August is Brake Safety Awareness Month and it’s coming up fast, but we wouldn’t blame you if you weren’t completely aware of everything that goes into your braking system. There are plenty of unknown facts that accompany brakes, and for good reason. Some of these facts aren’t essential, and they really serve more as ‘fun tidbits’ than useful information.
Either way, it’s still information that could certainly be useful in future situations. Before you visit your local mechanic to get your brakes serviced, check out our guide. Maybe you can use your newfound knowledge as you look to get your brakes repaired instead of driving on worn out pads!…
Your Brakes Can Resist the Elements
When your typical, modern braking system is operating normally, it’ll have an average temperature of around 350 degrees Celsius. If you’re really looking to push it, you can get the heat to top 700 degrees Celsius. As a result of this extreme heat, tires need some sort of protection. Luckily, your car manufacturer has already thought of this.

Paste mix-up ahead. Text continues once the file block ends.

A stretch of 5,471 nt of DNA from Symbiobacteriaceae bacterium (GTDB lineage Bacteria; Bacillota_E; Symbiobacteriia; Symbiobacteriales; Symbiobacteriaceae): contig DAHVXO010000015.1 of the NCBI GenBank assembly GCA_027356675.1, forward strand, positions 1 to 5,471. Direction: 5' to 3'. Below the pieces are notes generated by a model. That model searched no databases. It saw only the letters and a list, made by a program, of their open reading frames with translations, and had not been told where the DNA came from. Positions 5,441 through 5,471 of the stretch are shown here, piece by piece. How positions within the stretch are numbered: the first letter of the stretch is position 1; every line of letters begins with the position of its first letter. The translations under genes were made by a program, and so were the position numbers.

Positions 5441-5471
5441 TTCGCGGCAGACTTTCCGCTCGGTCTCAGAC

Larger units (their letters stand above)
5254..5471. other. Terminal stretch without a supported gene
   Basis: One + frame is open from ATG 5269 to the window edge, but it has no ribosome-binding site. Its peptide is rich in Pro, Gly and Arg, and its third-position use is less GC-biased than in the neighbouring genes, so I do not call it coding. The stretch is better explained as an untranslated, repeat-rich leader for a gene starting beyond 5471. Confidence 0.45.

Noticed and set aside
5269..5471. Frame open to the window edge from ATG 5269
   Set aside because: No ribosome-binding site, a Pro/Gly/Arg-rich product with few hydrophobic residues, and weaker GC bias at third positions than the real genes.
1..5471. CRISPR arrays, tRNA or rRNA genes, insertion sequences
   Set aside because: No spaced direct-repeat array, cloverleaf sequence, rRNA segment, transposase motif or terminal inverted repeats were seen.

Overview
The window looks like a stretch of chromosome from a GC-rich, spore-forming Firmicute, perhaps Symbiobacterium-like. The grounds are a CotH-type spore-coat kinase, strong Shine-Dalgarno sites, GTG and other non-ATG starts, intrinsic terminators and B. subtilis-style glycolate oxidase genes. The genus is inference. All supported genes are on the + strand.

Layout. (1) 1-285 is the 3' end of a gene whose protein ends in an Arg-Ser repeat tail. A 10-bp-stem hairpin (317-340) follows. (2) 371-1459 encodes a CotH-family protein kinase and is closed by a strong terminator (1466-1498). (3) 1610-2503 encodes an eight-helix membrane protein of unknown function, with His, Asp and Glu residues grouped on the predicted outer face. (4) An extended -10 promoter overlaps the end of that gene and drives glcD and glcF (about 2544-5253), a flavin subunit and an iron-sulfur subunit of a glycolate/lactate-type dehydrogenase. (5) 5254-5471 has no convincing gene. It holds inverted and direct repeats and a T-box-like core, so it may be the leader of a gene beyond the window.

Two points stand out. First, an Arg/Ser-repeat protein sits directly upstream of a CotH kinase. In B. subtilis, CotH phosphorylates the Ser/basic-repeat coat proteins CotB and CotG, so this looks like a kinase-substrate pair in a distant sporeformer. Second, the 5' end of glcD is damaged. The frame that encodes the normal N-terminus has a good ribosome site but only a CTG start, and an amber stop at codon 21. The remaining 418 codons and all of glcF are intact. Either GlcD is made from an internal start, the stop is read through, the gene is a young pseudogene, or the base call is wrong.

Many tires come equipped with some kind of heat resistance. If there wasn’t, you’d be risking failure of the entire system. When heat accumulates in the braking surfaces, a brake fade can occur. Both the drum brakes and disc brakes could react erratically when they experience extreme heat, resulting in a decrease in stopping power, decreased friction, depleted fluids, and even an engine failure.
There’s no way to completely avoid your brakes getting overheated. However, not forcing your vehicle to perform beyond it’s capabilities would certainly be a good start in maintaining your brakes’ strength. Engineers accounted for the hot brakes, and the system was designed to tolerate these high temperatures. If you’re going to be worried about anything, focus on boiling brake fluid (which should ideally be flushed to maximize your car’s abilities) and melting caliper seals (which could vicariously damage the pads, rotors, and fluid).